In examining the history related to the American Civil War, there are two significant entities that are worth remembering: General Robert E. Lee, commanding officer of the Confederate Army, and the 54th Massachusetts regiment. These two entities are commemorated in different ways, to assure their remembrance. Through The Public Art of Civil War Commemoration, Thomas J. Brown explains that their memories will continue to be preserved through a variety of different ways because their contribution to their respective sides of the Civil War was extremely important.
General Robert E. Lee is, and will continue to be, one of the most prominent figures of the Civil War. Brown refers to him as "the most important figure in postwar imagination of the Confederacy." (Brown 79) Both Southerners and Northerners view him as one of the most outstanding figures that is studied from the war. One of the main commemorations of General Lee is his enduring perception by Southerners as a "representative of the social order of the Old South" (Brown 79), a Southern hero in other words. For a even a century after the war had ended, Lee was not considered to have been a significant figure to blame for the Confederate defeat, by neither Southerners nor Northerners alike. He instead continued to be revered in the South and also by Northern writers and even British figures as well. "Former British prime minister Winston Churchill summarized the overwhelming verdict almost a century after Appomattox when he declared Lee 'one of the greatest captains known to the annals of war.'" (Brown 83) Also prevalent in Lee's remembrance is his personality and reserve during the actual war. Fo...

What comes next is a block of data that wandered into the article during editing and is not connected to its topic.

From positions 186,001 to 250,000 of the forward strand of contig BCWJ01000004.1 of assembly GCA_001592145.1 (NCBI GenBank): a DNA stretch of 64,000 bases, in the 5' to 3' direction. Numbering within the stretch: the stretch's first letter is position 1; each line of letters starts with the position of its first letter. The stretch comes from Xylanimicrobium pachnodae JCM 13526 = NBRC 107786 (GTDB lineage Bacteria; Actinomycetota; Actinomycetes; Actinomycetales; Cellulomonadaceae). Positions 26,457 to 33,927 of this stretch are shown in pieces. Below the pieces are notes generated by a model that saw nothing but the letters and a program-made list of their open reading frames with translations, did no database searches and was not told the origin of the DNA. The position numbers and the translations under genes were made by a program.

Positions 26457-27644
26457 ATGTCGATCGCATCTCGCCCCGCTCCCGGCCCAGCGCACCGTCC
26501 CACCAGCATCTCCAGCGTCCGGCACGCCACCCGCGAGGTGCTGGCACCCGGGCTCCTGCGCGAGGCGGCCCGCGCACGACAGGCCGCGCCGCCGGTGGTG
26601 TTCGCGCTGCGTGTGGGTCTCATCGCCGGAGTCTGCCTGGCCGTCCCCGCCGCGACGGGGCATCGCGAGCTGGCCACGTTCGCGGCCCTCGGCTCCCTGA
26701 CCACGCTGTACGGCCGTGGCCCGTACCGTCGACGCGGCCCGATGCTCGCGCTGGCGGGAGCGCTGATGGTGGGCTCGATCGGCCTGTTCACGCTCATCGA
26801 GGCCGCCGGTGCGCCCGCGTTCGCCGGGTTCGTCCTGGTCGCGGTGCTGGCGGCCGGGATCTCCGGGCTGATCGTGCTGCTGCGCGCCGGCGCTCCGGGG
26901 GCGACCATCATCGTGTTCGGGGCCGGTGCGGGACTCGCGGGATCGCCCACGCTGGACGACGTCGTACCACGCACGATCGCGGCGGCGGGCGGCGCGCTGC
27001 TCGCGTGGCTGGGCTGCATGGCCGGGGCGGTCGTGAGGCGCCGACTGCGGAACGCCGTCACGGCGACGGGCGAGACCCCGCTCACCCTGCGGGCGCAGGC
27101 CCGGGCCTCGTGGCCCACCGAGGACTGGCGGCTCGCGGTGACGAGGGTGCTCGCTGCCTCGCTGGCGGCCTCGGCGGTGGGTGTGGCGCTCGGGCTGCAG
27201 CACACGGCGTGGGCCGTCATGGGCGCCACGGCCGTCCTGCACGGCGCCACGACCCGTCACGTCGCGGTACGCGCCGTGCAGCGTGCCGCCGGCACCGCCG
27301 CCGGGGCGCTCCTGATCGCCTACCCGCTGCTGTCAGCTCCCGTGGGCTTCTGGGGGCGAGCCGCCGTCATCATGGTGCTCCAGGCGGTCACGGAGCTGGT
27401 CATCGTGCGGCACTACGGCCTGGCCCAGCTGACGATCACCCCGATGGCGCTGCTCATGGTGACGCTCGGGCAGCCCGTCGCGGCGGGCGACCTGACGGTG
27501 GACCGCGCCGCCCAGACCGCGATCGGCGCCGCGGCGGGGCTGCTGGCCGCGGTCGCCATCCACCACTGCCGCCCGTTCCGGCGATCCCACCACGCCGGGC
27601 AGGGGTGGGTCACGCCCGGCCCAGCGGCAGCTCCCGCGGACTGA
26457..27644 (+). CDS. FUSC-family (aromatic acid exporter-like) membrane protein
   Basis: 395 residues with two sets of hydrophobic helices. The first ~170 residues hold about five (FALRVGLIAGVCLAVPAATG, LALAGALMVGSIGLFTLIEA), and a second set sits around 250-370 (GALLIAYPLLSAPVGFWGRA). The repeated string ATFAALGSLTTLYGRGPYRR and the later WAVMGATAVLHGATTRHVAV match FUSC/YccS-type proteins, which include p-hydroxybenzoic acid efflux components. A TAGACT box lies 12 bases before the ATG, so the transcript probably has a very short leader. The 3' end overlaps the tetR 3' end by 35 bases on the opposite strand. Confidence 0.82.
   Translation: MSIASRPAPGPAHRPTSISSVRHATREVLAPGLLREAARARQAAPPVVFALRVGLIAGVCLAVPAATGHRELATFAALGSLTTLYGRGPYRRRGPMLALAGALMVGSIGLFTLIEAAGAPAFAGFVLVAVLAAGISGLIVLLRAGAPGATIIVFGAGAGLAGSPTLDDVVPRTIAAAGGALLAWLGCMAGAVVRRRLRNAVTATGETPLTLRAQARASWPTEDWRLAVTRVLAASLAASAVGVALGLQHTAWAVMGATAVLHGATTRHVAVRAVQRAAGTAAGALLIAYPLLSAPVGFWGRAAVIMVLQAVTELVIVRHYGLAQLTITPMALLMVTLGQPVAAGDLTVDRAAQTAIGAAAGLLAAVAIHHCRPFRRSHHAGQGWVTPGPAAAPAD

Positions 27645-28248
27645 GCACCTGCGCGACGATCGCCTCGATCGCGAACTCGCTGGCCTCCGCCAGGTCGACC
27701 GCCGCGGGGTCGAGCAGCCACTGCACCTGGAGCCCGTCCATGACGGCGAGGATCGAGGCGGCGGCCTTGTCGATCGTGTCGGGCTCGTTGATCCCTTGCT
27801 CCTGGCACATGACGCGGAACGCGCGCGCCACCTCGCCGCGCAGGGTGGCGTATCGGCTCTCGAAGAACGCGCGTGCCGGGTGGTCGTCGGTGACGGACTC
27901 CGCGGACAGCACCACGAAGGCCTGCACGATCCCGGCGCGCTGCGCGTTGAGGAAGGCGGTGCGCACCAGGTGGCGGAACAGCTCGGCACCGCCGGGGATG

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... D.C. Which continues to contribute to the commemoration of this regiment.
Considering American as a whole, General Robert E. Lee seems to be a greater entity than the 54th Massachusetts regiment. This is mainly because Lee is still revered personally by an overwhelming amount of the white Southern population. His character and noble stature are still honored by both older and younger generations in the South. Also, his memory is still prevalent nationally through a very prestigious college named after him: Washington & Lee. The man is so revered by Southern youth, it overwhelming adds to his national importance. I think the 54th Massachusetts regiment is a very important national symbol of racial advancement but it is simply not as beloved by its admirers as General Lee is. This is why General Robert E. Lee continues to be a great entity of American society.
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